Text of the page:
The Sudan’s ruling Transitional Military Council said on Tuesday that it agrees in general with the proposals of opposition leaders on the structure of the transitional period, but added that the Islamic law and local customs should be the source of legislation.
Regarding a draft constitutional document proposed by the Forces for Freedom and Change, an alliance of protest groups and political parties, the council noted that the document did not refer to the Islamic law.
Spokesperson of the council Shamsuddin Al-Kabbashi said: “We have seen that Islamic law, customs, and traditions in the republic of Sudan are the source of legislation.”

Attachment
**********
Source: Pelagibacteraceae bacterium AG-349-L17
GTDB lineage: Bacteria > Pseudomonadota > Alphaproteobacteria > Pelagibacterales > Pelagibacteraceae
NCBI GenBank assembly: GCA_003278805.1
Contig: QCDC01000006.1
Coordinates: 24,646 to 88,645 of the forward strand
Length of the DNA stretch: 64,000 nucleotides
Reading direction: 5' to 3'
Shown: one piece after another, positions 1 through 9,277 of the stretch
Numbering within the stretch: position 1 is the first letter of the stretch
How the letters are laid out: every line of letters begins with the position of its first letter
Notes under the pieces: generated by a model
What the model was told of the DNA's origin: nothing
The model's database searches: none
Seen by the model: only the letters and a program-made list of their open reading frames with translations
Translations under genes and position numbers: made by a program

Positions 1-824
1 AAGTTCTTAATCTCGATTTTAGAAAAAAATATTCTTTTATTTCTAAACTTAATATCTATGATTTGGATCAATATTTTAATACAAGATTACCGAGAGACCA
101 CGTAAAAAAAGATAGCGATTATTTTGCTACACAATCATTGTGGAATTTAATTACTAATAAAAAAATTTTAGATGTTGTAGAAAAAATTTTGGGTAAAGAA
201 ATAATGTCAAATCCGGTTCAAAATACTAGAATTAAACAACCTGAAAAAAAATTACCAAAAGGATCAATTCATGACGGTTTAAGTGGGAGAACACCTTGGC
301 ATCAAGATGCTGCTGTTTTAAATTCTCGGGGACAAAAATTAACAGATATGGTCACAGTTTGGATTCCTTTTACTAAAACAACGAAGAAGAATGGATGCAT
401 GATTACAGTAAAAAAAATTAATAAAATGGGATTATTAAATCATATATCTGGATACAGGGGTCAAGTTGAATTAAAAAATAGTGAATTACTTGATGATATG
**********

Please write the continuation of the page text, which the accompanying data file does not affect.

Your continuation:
Al-Kabbashi added that the council believes that the authority to declare a state of emergency in the country must be the right of the “sovereign authority” and not the prime minister.
“The transitional period should last for two years, not four, as the opposition has proposed,” he said, noting that talks between the council and the opposition are continuing, however calling for early elections within six months would be an option if the two sides did not reach an agreement.
On 11 April, the army overthrew former president Omar Al-Bashir after months of protests against his rule.
Meanwhile, the suffering of Sudan’s people is continuing due to shortage of fuel, bread, and cash.
On Tuesday, Egypt announced sending a shipment of medical aid to Sudan’s people, within the framework of Egypt’s solidarity with the Sudanese people. The assistance provided varies from medicine to medical supplies.